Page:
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Males and females are not easily distinguishable from each other externally, but females are usually slightly larger. Their feathers are yellow-white and dark brown; parts of the head and especially the legs and flanks are white. Individuals vary considerably in colors. The right and left ears occupy different vertical positions on the sides of their head, but the size and shape of the two ears are the same.
In contrast with many other owls, short-eared owls begin foraging during daylight or early evening. These owls may continue to be active into the night, but usually cease activity after nightfall. They have a tendency to form communal roosts during the winter months.
Short-eared owls are vulnerable primarily to mammalian predation due to the type of open habitat they occupy and their ground nesting habitat.
Short-eared owls prey primarily on voles, mice, and other small mammals. Their strong talons and sharp beak make them well adapted to 'picking up' their food while in flight. These owls may utilize a 'perch-and-pounce' hunting method if there is an adequate perching point available. Otherwise, they hunt by flying two meters above the ground in a regular, slow manner. Short-eared owls rely mainly on auditory clues; using these alone, they can catch prey that is under continuous grass cover. Like other birds of prey, short-eared owls regurgitate a small pellet containing undigested bones and hair after they eat.
Pair formation begins in mid-February and continues through June. Breeding usually takes place in April while in their summer habitat, but they may breed in their wintering area if food is plentiful. Short-eared owls nest on the ground in protection provided by tall grasses; they often return to the same nests. Each nest contains four to seven white, unspotted eggs. The eggs have an average incubation of 21 days. The young usually disperse from the nest when they are about 14 to 17 days old and are independent one to two weeks after fledging.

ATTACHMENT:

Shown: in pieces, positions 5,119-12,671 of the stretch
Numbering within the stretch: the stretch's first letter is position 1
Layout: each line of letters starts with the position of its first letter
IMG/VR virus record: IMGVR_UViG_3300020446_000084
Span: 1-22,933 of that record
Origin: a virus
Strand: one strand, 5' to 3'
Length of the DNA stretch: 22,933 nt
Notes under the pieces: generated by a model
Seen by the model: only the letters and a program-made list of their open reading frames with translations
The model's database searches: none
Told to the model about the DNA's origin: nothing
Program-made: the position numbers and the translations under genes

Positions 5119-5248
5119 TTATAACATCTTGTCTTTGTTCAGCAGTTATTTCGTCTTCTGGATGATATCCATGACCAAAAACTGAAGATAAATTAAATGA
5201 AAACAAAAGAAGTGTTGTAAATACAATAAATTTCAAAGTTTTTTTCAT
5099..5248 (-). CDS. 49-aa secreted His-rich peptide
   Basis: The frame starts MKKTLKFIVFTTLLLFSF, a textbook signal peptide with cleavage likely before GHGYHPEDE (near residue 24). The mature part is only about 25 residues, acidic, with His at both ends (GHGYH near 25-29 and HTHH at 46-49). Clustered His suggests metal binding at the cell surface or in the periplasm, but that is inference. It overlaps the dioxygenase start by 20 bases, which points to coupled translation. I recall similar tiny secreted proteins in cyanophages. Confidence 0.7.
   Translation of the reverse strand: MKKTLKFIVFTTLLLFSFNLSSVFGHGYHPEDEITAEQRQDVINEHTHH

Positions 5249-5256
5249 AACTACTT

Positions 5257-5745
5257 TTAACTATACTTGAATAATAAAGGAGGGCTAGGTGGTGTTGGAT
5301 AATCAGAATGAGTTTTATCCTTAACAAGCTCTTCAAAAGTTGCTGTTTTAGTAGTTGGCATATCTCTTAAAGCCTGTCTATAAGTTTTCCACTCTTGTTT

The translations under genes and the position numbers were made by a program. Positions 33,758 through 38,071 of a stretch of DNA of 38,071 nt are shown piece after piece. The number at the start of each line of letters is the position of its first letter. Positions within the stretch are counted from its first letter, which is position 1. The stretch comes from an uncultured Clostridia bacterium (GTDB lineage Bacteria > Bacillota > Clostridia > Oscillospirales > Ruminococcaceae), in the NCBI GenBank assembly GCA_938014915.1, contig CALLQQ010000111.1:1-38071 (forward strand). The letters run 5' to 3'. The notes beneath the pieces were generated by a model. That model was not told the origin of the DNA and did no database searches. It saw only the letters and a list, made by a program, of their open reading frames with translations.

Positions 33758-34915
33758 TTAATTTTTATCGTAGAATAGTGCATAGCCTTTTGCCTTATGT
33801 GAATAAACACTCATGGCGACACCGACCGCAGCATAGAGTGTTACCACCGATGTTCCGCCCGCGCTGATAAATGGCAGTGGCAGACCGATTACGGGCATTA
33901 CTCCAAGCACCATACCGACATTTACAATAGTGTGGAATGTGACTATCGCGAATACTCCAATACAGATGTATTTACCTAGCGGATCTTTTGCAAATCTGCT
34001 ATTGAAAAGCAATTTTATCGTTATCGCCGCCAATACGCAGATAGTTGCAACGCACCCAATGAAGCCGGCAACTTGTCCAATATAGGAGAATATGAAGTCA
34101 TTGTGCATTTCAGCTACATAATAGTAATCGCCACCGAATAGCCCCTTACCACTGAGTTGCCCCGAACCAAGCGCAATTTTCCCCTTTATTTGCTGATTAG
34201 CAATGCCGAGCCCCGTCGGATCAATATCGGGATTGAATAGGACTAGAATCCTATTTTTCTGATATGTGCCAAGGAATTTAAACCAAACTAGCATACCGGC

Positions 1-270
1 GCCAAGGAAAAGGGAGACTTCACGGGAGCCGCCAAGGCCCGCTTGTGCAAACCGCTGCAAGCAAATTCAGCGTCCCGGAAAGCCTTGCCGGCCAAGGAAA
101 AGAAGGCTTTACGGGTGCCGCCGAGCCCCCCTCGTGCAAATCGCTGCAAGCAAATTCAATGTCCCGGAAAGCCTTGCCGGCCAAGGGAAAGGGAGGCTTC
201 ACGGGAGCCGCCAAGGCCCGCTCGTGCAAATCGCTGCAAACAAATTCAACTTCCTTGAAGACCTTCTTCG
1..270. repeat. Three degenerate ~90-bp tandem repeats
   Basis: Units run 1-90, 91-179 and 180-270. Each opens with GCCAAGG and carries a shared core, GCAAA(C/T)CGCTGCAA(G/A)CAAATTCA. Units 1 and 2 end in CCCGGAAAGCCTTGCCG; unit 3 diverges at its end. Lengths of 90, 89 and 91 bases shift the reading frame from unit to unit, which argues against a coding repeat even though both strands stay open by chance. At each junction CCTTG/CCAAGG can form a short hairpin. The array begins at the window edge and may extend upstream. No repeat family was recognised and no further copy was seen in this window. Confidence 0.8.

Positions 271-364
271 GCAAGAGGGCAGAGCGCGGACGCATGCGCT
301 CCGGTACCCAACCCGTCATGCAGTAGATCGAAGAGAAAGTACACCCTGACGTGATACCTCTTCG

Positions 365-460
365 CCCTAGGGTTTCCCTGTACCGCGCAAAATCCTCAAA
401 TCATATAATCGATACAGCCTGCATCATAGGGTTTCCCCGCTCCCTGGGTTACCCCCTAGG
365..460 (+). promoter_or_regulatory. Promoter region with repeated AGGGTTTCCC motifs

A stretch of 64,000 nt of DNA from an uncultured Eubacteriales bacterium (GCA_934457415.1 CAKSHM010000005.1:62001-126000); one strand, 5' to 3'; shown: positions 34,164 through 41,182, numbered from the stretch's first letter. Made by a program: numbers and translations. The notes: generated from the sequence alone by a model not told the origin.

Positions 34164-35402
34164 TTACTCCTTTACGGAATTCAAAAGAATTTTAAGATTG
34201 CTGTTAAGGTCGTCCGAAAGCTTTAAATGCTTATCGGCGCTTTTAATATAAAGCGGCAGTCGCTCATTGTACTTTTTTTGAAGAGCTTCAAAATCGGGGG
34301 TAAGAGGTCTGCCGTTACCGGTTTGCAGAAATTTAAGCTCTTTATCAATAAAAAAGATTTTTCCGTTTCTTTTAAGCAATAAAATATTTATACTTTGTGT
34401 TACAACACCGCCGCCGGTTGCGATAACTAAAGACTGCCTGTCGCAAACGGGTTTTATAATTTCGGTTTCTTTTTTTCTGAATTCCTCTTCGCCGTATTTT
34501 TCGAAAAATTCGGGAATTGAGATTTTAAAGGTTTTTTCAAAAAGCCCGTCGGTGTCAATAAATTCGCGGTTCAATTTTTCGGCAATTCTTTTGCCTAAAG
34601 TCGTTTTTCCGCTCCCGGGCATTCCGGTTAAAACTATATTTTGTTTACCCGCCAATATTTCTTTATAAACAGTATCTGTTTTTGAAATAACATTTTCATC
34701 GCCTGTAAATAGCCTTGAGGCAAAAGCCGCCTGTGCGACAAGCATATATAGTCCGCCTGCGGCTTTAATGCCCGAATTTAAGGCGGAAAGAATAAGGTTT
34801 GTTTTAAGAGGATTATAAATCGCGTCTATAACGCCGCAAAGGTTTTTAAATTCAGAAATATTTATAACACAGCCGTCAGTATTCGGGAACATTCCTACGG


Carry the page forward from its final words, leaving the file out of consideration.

Only females brood and feed nestlings, while males provide food and defend the nest with distraction displays and vocalizations. The young are born semi-altricial, which means that they are relatively immobile and helpless when they hatch, but are down-covered rather than naked.
Due to their wide distribution, short-eared owls are not a federally endangered species. However, in the Great Lakes region of the United States, this species is threatened by the diminishing area of marshes, bogs and open grasslands. Nesting habits and nomad behavior make this species particularly vulnerable to habitat loss during any season. Due to these factors, short-eared owls are endangered in Michigan, Illinois and Pennsylvania. They are also threatened in Minnesota, and of special concern in Indiana and Ohio. They are among the rarest nesting owls in Michigan. There are no major efforts to help them recover in these areas.
The Cornell Lab of Ornithology
University of Michigan Museum of Zoology Animal Diversity Web